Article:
An overview of Amazon Web Services

Darren Lingham
An overview of Amazon Web Services

There's every chance you've come across Amazon Web Services before. It's mentioned a lot in various business articles, and you may have seen it referred to simply as AWS. There are many uses for Amazon Web Services, and it serves businesses across various industries. But, what exactly is it, how can you use it, and what's the history behind this platform?

What is Amazon Web Services?

As per the AWS website, Amazon Web Services is the world's most comprehensive and broadly adopted cloud platform. It offers nearly 200 different services that users can access from all over the world. Amazon has set up a variety of data centers over the globe to help maintain and run AWS. Of course, all of these data centers are linked via the cloud, which is why this platform is so popular.

In essence, users can select all the features they want when using AWS. This allows business owners to reduce operating costs by only paying for the systems they use. In comparison, other cloud-based platforms provide packaged services for business owners to use. You may end up paying for things that you never utilize.

In summary, AWS is a cloud service provider that gives you access to many different computing resources. Everything is on-demand, meaning you pick and choose what to use and when to use it.

The History of Amazon Web Services

As with most tech applications, the history of Amazon Web Service is hard to find. Nobody is quite sure at what point the development of this platform first began. However, we can say that it was officially launched in 2006 - 14 years ago. Upon its release, few people took much notice of AWS. This was still in the relatively early years of the internet boom, so hardly anyone paid attention to it.

Since then, as the demand for IT services has increased, so has the popularity of AWS. More and more businesses realized the importance of accessing on-demand IT resources to help run things. It presented a far more cost-effective option than what was already out there. Even so, Amazon Web Services didn't explode in popularity until a few years ago. According to Statista, AWS earned revenues of just over $3 billion in 2013. While still an impressive figure, it's nowhere near the latest figures from 2019. In just 6 years, AWS increased to a revenue of over $35 billion.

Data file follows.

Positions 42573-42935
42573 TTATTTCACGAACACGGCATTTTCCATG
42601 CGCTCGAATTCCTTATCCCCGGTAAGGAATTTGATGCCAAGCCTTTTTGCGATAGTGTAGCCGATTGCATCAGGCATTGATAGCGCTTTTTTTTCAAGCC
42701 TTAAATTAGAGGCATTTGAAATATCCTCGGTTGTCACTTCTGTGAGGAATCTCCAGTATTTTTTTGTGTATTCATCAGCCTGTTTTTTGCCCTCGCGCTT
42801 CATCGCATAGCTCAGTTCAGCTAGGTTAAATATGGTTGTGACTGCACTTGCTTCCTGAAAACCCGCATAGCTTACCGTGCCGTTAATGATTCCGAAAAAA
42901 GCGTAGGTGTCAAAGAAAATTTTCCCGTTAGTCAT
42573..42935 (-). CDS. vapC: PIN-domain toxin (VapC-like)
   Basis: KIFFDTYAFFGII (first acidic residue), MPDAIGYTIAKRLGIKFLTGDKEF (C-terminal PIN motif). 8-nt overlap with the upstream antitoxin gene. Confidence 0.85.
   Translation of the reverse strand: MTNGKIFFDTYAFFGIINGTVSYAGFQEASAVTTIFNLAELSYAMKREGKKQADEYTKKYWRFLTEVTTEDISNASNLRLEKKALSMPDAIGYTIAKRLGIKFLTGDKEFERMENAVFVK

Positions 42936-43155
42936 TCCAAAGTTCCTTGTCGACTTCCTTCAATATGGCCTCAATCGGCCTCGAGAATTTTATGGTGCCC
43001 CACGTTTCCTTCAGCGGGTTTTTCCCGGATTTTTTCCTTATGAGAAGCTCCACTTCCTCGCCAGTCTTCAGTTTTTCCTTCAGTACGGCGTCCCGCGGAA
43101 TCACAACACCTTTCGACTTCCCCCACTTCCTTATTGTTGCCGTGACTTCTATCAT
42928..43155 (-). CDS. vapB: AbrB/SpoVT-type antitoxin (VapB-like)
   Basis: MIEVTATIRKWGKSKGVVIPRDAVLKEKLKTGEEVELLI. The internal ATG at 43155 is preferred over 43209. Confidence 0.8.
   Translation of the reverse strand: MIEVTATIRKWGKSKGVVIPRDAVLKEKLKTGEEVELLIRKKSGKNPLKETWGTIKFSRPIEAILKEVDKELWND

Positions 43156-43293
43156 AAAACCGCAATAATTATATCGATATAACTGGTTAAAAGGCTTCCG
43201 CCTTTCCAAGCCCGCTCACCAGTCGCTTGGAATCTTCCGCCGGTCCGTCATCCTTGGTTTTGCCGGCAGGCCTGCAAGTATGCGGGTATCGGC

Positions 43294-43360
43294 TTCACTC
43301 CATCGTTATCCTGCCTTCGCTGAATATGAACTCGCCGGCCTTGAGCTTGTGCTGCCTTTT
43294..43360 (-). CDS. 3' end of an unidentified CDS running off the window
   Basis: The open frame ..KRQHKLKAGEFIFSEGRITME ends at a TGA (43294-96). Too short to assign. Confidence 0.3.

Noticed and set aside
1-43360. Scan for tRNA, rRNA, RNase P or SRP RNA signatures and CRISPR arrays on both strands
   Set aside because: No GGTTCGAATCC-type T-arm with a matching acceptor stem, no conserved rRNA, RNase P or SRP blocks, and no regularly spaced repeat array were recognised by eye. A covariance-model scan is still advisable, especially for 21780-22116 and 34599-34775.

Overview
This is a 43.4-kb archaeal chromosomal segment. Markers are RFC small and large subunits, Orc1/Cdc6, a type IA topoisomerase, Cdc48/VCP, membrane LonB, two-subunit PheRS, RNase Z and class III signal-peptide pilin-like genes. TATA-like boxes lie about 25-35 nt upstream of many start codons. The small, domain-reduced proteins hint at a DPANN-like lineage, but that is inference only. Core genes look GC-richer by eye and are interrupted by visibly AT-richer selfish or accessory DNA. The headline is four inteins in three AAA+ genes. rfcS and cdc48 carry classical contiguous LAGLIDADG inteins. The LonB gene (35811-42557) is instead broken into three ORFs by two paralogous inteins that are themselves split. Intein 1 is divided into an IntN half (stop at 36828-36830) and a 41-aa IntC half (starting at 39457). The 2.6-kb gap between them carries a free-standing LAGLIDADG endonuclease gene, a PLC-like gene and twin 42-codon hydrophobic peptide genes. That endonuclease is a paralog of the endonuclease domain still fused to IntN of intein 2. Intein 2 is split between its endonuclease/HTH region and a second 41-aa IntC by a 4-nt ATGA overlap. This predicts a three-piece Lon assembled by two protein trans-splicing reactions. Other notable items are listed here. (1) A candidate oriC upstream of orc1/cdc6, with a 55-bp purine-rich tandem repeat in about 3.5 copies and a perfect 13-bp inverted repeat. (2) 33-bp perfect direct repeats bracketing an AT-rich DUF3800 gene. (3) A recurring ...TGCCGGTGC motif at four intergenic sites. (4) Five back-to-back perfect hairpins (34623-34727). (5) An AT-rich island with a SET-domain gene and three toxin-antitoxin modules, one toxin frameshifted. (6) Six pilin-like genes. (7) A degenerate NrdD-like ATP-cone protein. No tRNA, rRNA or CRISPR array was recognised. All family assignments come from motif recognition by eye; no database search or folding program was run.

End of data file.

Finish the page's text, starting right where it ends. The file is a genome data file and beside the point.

Furthermore, it is the most used cloud platform in the world today. Recent statistics suggest it holds a 31% share of the market, with second-place Azure boasting 20% in comparison. In short, most businesses are utilizing Amazon Web Services - perhaps it's time you followed suit?

The interesting thing about the formation of AWS is that it spawned from Amazon's own scaling problems. Today, Amazon is one of the most powerful companies in the world. Prior to the launch of AWS in 2006, it was struggling to adapt to market demands. Business was booming, but the company couldn't handle the increased demands on the website. So, it started to build internal systems to help combat this. From here, the first seeds of AWS were sewn.